By Fredreka Schouten
Gannett News Service
WASHINGTON - Harris Cooper knows from experience that parents and teachers ought to talk more about homework.
Cooper, a Duke University professor and one of the nation's leading authorities on homework, recalled feeling perturbed when his daughter's seventh-grade teacher assigned C.S. Lewis' classic tale The Lion, the Witch and the Wardrobe. Cooper's daughter had read that book as a fourth-grader.
Instead of complaining, he consulted his daughter's former teacher and learned that in fourth grade, the story is read as a child's fairytale. In middle school, it's analyzed as Christian allegory.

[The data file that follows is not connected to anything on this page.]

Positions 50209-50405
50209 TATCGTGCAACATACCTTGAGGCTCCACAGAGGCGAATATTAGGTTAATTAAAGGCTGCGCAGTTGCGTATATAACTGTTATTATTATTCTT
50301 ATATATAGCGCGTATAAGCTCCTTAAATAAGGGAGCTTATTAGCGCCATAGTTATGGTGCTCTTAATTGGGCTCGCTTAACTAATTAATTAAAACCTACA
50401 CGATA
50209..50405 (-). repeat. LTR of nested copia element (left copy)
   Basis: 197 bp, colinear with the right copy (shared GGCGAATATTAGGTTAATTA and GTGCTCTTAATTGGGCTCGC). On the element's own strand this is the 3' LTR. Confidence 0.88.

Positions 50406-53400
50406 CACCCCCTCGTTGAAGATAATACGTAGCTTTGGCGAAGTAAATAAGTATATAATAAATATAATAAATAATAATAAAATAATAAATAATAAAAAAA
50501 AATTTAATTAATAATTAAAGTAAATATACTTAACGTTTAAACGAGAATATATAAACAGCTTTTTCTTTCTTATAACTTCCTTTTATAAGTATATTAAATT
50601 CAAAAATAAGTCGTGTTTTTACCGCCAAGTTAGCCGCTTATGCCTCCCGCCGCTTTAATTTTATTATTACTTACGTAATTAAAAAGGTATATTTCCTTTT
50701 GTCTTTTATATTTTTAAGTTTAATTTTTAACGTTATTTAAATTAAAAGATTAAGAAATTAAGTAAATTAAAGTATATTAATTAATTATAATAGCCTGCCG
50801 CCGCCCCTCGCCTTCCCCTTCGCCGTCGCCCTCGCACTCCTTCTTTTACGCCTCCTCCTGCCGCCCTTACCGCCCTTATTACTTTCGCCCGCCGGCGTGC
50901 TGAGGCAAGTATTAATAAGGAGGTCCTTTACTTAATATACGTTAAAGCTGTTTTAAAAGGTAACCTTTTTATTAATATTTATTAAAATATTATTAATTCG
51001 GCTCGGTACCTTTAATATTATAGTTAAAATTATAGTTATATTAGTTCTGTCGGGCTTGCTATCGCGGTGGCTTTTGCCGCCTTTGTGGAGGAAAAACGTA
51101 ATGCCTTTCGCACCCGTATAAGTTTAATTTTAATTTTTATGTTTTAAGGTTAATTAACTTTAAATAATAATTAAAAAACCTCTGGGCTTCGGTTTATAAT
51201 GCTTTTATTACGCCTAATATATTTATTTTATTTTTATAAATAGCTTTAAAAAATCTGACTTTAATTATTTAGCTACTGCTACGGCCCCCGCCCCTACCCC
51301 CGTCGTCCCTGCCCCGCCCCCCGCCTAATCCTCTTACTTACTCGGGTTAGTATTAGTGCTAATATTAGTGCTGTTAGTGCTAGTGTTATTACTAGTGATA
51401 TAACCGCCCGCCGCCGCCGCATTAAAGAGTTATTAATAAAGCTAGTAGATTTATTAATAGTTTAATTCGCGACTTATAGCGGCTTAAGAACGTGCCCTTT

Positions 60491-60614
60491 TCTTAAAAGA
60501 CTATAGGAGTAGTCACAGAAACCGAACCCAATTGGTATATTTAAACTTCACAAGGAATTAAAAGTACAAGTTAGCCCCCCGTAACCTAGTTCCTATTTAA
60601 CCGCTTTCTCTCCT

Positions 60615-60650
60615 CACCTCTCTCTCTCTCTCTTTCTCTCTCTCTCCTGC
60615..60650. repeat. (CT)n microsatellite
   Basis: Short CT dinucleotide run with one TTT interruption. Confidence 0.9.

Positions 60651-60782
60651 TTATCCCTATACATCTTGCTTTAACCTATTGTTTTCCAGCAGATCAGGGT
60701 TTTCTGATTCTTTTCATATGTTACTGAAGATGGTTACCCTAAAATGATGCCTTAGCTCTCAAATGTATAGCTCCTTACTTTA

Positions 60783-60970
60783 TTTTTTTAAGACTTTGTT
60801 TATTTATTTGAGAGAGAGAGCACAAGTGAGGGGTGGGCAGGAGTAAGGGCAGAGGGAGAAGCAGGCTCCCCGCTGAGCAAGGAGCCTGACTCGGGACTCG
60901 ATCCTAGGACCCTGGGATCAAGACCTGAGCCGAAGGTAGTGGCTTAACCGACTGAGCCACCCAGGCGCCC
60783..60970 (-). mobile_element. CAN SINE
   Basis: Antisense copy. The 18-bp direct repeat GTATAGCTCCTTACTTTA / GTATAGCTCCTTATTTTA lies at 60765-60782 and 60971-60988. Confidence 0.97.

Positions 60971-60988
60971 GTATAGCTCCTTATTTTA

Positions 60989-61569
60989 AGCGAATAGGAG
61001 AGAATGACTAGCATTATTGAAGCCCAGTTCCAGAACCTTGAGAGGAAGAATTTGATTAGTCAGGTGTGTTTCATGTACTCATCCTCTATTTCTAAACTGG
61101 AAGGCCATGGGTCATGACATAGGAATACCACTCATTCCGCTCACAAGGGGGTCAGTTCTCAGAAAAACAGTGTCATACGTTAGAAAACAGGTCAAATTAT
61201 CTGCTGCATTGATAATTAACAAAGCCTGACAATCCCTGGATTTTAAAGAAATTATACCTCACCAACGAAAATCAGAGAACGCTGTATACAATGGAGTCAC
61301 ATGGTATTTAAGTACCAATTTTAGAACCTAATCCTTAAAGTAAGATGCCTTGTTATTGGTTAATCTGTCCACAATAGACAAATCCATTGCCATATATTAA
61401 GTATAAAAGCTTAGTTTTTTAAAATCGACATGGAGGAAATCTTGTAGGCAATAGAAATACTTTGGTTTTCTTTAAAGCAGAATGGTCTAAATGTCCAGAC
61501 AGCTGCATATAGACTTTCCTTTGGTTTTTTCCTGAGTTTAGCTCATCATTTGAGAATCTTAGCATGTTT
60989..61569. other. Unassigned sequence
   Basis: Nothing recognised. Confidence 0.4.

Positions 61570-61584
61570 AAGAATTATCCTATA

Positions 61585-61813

"The communication is critical," he said.
Other Cooper tips for parents:
Make sure your child has a quiet homework spot. Put materials such as paper, pencils and a dictionary nearby.
Be positive about homework.
Act as a role model. When your child does homework, don't watch TV or listen to loud music. If your child is reading, read too.
Monitor your child's progress. Watch for signs of frustration. If your child asks for help, provide guidance, not answers.
Help out only when needed. Homework helps kids learn to work independently and develop study skills.
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